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Seven young scientists head to national competition

Glenlyon student wins top award at UVic-hosted science fair
Glenlyon Norfolk student Nathan Kuehne is going on to more competitions after taking top honours at the at the Vancouver Island Regional Science Fair held at UVic.

The top winner in the Vancouver Island Regional Science Fair is proving his mettle even further afield before heading to the Canadian competition next month.

Grade 11 student Nathan Kuehne of Glenlyon-Norfolk was the top winner at the VIRSF held at UVic for his Phenylalanine Self-Diagnostic Test for Phenylketonuria Patients. In second place was the team of Andrea Chan (St. Michaels University School) and Matt Treble (Lambrick Park Secondary) for improving Prosthetic Hand Grip Using 3D Printable Compounds. Austin Sawyer (Lambrick Park) finished third for low-cost solutions to increase the longevity of wooden railroad ties.

Fourth place went to Alexander Stead and David Weaver (both Glenlyon-Nofolk) for Iron Nanoparticle Based In-Situ Anti-Coagulant Delivery.  Janet Dawson (Gordon Head Middle School) finished fifth for accurately predicting within five minutes where the sun will set from the top of Mount Doug.

Competition was fierce at the VIRSF where 159 students in Grades 4 to 12 presented their science projects, says Randy Enkin, president of the Society for the Advancement of Young Scientists. The Victoria non-profit society sponsors the annual fair at UVic for students to present their research and interact with local professionals.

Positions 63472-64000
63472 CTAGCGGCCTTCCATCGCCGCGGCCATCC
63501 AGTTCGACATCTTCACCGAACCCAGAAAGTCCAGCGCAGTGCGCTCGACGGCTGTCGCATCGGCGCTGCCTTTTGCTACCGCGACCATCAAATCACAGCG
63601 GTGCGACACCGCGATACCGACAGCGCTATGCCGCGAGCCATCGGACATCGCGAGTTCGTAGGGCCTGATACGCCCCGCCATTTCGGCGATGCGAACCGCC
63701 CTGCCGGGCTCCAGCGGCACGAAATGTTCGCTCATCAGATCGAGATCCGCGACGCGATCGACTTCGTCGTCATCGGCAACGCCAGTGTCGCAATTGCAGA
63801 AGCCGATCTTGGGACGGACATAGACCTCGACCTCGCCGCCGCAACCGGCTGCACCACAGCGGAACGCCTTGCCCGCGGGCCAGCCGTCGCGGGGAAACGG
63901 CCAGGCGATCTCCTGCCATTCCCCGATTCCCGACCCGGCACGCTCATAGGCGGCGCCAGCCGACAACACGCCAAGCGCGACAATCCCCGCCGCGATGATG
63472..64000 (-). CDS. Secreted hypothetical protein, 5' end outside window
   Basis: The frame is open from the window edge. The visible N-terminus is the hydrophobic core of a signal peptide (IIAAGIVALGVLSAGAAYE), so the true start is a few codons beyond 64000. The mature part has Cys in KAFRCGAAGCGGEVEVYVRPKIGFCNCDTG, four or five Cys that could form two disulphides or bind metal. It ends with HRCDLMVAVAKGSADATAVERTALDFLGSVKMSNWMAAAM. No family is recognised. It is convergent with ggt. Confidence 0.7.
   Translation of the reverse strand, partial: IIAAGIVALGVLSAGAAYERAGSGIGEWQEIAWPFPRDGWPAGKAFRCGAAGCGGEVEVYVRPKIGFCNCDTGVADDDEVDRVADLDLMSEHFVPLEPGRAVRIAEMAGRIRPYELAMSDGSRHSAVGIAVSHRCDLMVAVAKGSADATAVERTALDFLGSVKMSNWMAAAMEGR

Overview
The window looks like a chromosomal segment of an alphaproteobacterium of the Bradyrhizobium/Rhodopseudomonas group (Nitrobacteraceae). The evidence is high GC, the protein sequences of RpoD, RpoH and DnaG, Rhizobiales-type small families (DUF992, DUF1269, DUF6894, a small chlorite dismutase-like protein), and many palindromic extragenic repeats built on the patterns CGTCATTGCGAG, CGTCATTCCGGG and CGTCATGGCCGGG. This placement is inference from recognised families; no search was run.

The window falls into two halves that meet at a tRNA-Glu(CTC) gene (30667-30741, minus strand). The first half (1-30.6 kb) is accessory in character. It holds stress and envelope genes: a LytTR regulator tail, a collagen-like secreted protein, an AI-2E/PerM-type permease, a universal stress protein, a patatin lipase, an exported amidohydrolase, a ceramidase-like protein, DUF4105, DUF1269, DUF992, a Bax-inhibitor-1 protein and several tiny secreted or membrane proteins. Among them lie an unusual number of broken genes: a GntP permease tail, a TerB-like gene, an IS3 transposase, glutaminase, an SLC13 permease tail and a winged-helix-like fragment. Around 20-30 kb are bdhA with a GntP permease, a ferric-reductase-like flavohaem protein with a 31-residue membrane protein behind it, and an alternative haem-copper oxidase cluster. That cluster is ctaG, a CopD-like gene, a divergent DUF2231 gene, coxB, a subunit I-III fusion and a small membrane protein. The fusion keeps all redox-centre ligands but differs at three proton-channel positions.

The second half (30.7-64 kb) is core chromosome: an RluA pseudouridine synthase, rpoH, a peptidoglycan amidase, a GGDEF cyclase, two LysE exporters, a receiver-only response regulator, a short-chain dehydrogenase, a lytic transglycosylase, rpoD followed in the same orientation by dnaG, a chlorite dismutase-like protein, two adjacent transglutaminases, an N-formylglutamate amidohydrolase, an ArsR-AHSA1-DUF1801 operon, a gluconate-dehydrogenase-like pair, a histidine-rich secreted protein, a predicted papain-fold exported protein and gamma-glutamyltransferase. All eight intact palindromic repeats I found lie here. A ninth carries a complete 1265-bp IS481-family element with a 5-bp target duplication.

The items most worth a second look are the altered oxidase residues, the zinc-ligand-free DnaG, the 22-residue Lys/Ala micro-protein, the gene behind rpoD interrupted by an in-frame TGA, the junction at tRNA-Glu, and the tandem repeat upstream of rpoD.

“It’s very validating for those kids,” Enkin said. “I love giving them the opportunity to talk to interested grownups. It’s a very nurturing environment. Every single kid is going to talk to at least four scientists during judging and probably more.”

Started in 1962, the VIRSF is one of 14 regional competitions in B.C. Volunteer-run, with the help of local donors and the Science Fair Foundation of B.C.,  the University of Victoria hosts the fair each April and assists SAYS by recruiting professionals, faculty and graduate students to act as judges and volunteers.

Enkin, who’s been involved for 15 years, does it because of the value of science outreach and what the interaction opportunity provides.

“My three kids all between them did 20 projects and it was so influential in their lives,” Enkin said. “So much of what young adults they became is because of the projects they did. I’m blown away at the good that this does.”

Projects at VIRSF ranged from how to make good compost, or plastic from plants; the diary of a hungry rat, and the death of an orange; a tsunami simulator, and the perfect smoothie.

Kuehne went on to win second place in the 2015 Sanofi Biogenius British Columbia competition in Vancouver that includes eight finalists from across the province competing in biotechnology projects. He also won the Centre for Drug Research and Development Commercialization Prize.

The top seven students advance to the Canada-Wide Science Fair in Frerficton, NB. on May 10 where they join 500 students from across the country for a week of competition and science education. Travel and accommodation is covered by the Society for the Advancement of Young Scientists.